Krupp balls


It is not widely known that the three “rings” on the KRUPP company logo are not cannon balls or cannon barrels they are TRAIN CAR WHEELS. Krupp had its first success with the production of running gear and later rails for the growing railroads of Europe. Later cannon production along with railroad gear culminated in the production of the largest railroad gun ever built; DORA. This is a slice of a KRUPP produced rail made as a souvenir. Maybe some Germans can advise the significance of the inscription.


It says:
Friedrich Krupp (the company)
Friedrich-Alfred steel Plant (name of plant for melting out the iron from the ore)
Rheinhausen (town)


Thank you.


My German language skills are pretty rusty. “A.G.” stands for “Am Gesellschaft” right? Does this literally mean “The Company” or does it have some more specific meaning?




AG in German Corporations Law is “Aktien Gesellshaft” ( a Company organised by Shares(Stock to you Americans).
Which means a “public” Corporation ( the shareholders can be numerous and from the general public. Of Course, the Krupp Family had the controlling Interest in the Company.

The corresponding term in French is "SA “( Societe Anonyme–” anonymous society, ie the names of the owners are on the Register of Stockholders, but not publicly known); in Italy, it is "SpA: Societa per Azioni…company for Shares; in the Slavic languages it is “AS” ( Akcioni Spolecnost in Czech);
in Swedish it is “AB” (Aktien Bolaget) and in British terminology it is “Ltd” (Limited).

The other “form” of company/corporation which is "Privately "owned, but by shares (ie, NOT a partnership or co-operative or sole trader) is the “GmbH” in German (don’t ask me to explain the detail), “SRL” in Italian ( “limited responsibility society) and " Pty.Ltd or Pvt.Ltd” in British/ Australian law.

The Krupp industries got their start in the Railroad supplies Industry: Rails, Fishplates(Joiners) Dogspikes, “Tyres” ( the forged steel rim which was “shrunk” onto the central, cast iron wheel) Axels and by the 1880s, Complete Locomotives.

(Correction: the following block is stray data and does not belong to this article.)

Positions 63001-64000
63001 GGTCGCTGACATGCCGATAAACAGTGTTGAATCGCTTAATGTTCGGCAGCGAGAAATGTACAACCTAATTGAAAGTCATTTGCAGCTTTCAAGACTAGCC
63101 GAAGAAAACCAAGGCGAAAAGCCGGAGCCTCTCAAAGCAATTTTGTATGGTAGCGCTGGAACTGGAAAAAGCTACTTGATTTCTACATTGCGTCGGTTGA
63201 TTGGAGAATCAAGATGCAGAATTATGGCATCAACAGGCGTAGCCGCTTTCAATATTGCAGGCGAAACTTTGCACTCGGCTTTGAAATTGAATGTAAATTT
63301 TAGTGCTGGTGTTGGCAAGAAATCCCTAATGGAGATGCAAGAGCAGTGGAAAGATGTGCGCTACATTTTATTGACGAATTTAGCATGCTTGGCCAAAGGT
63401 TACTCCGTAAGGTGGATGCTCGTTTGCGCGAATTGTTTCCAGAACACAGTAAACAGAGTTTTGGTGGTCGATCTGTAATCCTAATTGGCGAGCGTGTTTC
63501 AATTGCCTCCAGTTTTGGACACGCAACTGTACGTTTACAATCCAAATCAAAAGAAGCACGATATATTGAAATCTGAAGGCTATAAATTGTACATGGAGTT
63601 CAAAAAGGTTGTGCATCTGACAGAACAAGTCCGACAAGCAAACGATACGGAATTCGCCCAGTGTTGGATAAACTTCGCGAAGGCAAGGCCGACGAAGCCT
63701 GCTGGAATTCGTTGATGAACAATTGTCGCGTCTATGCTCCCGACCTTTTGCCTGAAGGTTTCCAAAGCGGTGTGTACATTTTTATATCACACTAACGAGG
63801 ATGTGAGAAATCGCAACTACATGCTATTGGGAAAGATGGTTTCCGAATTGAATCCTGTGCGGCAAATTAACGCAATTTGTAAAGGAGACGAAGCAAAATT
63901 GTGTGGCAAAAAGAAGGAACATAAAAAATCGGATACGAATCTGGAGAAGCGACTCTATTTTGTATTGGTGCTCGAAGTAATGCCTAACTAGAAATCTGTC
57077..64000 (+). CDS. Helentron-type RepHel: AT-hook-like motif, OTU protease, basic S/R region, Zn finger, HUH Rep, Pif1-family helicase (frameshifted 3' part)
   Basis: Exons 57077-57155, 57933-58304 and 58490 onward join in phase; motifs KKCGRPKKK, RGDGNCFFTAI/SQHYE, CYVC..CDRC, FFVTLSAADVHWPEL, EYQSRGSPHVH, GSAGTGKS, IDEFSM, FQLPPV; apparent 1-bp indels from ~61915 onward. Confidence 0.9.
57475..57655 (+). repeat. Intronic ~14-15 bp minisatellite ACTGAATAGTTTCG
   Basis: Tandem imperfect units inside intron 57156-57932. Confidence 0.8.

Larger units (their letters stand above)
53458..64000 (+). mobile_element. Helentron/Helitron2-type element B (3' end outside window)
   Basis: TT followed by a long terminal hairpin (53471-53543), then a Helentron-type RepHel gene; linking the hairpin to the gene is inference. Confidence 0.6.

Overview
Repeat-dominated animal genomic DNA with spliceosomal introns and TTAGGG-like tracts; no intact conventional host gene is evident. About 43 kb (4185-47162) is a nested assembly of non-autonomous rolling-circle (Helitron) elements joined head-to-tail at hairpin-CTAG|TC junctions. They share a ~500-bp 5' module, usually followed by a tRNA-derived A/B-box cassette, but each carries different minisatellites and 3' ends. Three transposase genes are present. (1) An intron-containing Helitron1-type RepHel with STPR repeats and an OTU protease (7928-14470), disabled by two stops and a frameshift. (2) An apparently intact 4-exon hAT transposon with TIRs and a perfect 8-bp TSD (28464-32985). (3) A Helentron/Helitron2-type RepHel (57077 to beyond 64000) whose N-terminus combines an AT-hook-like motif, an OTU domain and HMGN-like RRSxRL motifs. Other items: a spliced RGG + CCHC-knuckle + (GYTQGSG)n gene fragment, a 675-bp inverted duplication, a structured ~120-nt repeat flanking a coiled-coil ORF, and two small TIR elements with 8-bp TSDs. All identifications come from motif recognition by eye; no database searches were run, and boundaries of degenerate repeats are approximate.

By 1851, they had perfected casting Steel in a big way, and also began forging solid Steel Gunbarrels for Light field pieces, then large filed pieces, naval Guns and even rifle barrels.

Krupp also perfected the “Trepanning” system of Boring a cannon barrel, using a hollow drill,( concept the same as a “Hole” drill") which left a solid central bar of steel, and cut down on the Boring time for medium diameter and large diameter Canno tubes.

“Hutte” in German techspeak, is a “Steel Works” or “Iron Works”; it comprises the Blast furnace for the conversion of Iron ore into Raw iron, and the subsequent conversion of this into Raw Steel, with the accessory Rolling Mills to convert the Ingots into “Blooms” and then Plates, bars, and rails.

Krupp rails opened up most of the South American continent, a Large part of Australia and Africa, as well as Most of Europe, Russia and some parts of the USA, especially during the great railroad expansion in the 1860s-70s.

I regularly see Krupp marked 42 Pound rail on some of the older routes of the Queensland Railways, even if only as fence-posts and Cattle gratings.

Regards, Doc AV
AV ballistics ( and a Railway Historian/railfan/modellist as well)


How come Australia didn’t get rails from England ?


Well Doc, another detailed and informative reply. Many thanks for the clarification.